Practices Act (“FDCPA”), 15 U.S.C. § 1692 et seq.; (2) violation of the Illinois Consumer Fraud
and Deceptive Business Practices Act (“ICFA”), 810 ILCS 505/1 et seq; (3) violation of the Real
Estate Settlement Procedures Act (“RESPA”), 12 U.S.C. § 2601 et seq.; (4) breach of fiduciary
duty; and (5) violation of a bankruptcy court’s discharge injunction. In addition to compensatory
relief, Saccameno seeks punitive damages.
Ocwen moves for summary judgment as to Saccameno’s ICFA, breach-of-contract, and
breach-of-fiduciary-duty claims. It also seeks summary judgment as to Saccameno’s request for
Summary judgment is proper when “the pleadings, depositions, answers to
interrogatories, and admissions on file, together with the affidavits, if any, show that there is no
genuine issue as to any material fact and that the moving party is entitled to a judgment as a
matter of law.” Fed. R. Civ. P. 56(c). A genuine issue of material fact exists only if “the evidence
is such that a reasonable jury could return a verdict for the nonmoving party.” Anderson v.
Liberty Lobby, Inc., 477 U.S. 242, 248 (1986).
Ocwen first seeks summary judgment as to Saccameno’s claim under the ICFA. “To state
a claim under the ICFA, Plaintiffs must allege five elements: (1) a deceptive act or unfair
practice occurred, (2) the defendant intended for plaintiff to rely on the deception, (3) the
deception occurred in the course of conduct involving trade or commerce, (4) the plaintiff
sustained actual damages, and (5) such damages were proximately caused by the defendant’s
deception.” Armbrister v. Pushpin Holdings, LLC, 896 F. Supp. 2d 746, 754 (N.D. Ill. 2012).
Saccameno claims that Ocwen violated the ICFA by, inter alia, charging her unearned fees,
attempting to collect and foreclose upon a debt that was not in default; and employing
communications designed to confuse her about the status of her loan.
Ocwen argues that Saccameno’s ICFA claim fails because she has produced no evidence
that she suffered actual damages as a result of Ocwen’s conduct. According to Ocwen,
Saccameno’s evidence shows only emotional injury, which by itself is not compensable under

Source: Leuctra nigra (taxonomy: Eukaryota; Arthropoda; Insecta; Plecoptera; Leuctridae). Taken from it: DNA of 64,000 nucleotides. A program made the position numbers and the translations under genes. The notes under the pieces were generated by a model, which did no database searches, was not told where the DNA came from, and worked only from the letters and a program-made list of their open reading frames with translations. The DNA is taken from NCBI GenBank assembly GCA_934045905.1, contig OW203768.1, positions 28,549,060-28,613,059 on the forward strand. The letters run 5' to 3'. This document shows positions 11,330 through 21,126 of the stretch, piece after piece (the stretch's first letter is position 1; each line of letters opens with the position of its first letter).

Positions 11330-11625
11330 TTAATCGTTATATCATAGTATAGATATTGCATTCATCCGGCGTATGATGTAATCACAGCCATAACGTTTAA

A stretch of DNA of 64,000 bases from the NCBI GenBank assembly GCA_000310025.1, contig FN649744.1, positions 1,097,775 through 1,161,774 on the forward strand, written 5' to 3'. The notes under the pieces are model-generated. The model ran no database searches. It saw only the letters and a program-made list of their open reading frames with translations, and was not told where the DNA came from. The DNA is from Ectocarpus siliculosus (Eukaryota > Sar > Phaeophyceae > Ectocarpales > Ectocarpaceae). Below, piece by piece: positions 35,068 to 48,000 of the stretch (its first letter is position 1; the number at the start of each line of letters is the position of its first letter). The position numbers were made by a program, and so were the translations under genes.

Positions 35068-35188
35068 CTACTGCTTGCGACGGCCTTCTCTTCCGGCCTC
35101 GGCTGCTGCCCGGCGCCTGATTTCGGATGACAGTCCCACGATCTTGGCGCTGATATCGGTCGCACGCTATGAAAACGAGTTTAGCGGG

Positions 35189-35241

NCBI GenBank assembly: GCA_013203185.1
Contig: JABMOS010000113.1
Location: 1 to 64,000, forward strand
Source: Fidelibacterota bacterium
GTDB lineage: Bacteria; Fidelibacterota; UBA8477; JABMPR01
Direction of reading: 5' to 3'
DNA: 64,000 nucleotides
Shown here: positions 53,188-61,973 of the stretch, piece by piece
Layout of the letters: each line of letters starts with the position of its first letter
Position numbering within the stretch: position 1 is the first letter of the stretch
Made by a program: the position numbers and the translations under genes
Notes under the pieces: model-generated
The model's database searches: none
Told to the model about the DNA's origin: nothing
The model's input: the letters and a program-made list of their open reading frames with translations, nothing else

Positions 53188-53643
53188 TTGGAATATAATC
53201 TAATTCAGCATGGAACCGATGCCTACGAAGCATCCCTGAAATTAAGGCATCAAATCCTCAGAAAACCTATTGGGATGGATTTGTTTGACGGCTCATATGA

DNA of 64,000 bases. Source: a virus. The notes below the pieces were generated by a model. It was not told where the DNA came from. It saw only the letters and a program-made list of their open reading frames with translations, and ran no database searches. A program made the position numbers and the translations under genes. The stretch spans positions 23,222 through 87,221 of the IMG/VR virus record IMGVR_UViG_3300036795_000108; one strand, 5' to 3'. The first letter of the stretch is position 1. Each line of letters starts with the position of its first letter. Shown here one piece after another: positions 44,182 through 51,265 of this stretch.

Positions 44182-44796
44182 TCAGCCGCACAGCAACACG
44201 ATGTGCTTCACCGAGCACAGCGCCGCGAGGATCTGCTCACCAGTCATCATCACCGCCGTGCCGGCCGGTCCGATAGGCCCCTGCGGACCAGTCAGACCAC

the ICFA. Rather, it is well settled that the “actual damage element of a private ICFA action
requires that the plaintiff suffer ‘actual pecuniary loss.’” Kim v. Carter’s Inc., 598 F.3d 362, 365
(7th Cir. 2010) (quoting Mulligan v. QVC, Inc., 888 N.E.2d 1190, 1197 (Ill. App. Ct. 2008)). The
court disagrees. As noted above, for example, Saccameno claims that she lost her job due to
emotional distress caused by her problems with Ocwen.3 Saccameno testified that she was so
upset and preoccupied with trying to resolve her problems with Ocwen that she could not focus
on her work. At the time, Saccameno was employed as the regional manager of dialysis facilities.
She recounts carrying all of her Ocwen-related documents in a bag and bringing it to work every
day, where she would spend time reviewing the paperwork, asking for advice, and discussing the
problems with her coworkers.
Ocwen argues that Saccameno’s narrative is contradicted by deposition testimony in
which she stated that her employer never gave her a reason for her termination. See Def.s’ Ex.
12, Saccameno Dep. at 172:9-12, ECF No. 133-11 (Q. “Okay. What reason did they give you,
this dialysis place? A. They didn’t really. It’s not working out. Nothing was working out at that
point.”). But Saccameno never claimed to have been told that she was being terminated
specifically because she was having trouble focusing on work. Her employer’s general
explanation that things “weren’t working out” is entirely compatible with Saccameno’s claim
that her inability to concentrate on work was the root cause of her termination. Ocwen also
places great weight on Saccameno’s testimony that she “didn’t like being in dialysis.” But
nothing in this statement contradicts her claim that she was fired because of her inability to focus
Although Ocwen disputes that the termination of Saccameno’s employment was caused by her
problems with Ocwen, it does not dispute that a loss of employment would constitute actual
damages within the meaning of the ICFA.
on her job. On this record, a jury could reasonably find that Saccameno would have been unable
to focus on her work, and would have been terminated, even if she enjoyed her job.
Further, in addition to her own testimony, Saccameno cites the deposition of Jill
Anderson (“Anderson”), one of her coworkers during the period in question. Anderson
corroborates Saccameno’s testimony that she spent most of her time at work focused on her
dispute with Ocwen. See, e.g., Pl.’s Ex. J, Anderson Dep. at 18:21-24, ECF No. 140-10 (“Q.
Based on your recollection, do you remember [Saccameno] spending a majority of the time
talking to people about these issues? A. Yes.”); see also id. at 17:15-24 (“Q. Do you recall
approximately how much time Monette would spend reviewing the documents and making
calculations when you were working with her at the dialysis company? A. All the time. Q. What
do you mean by ‘all the time’? A. Well, it got to be a daily thing. She would come in and start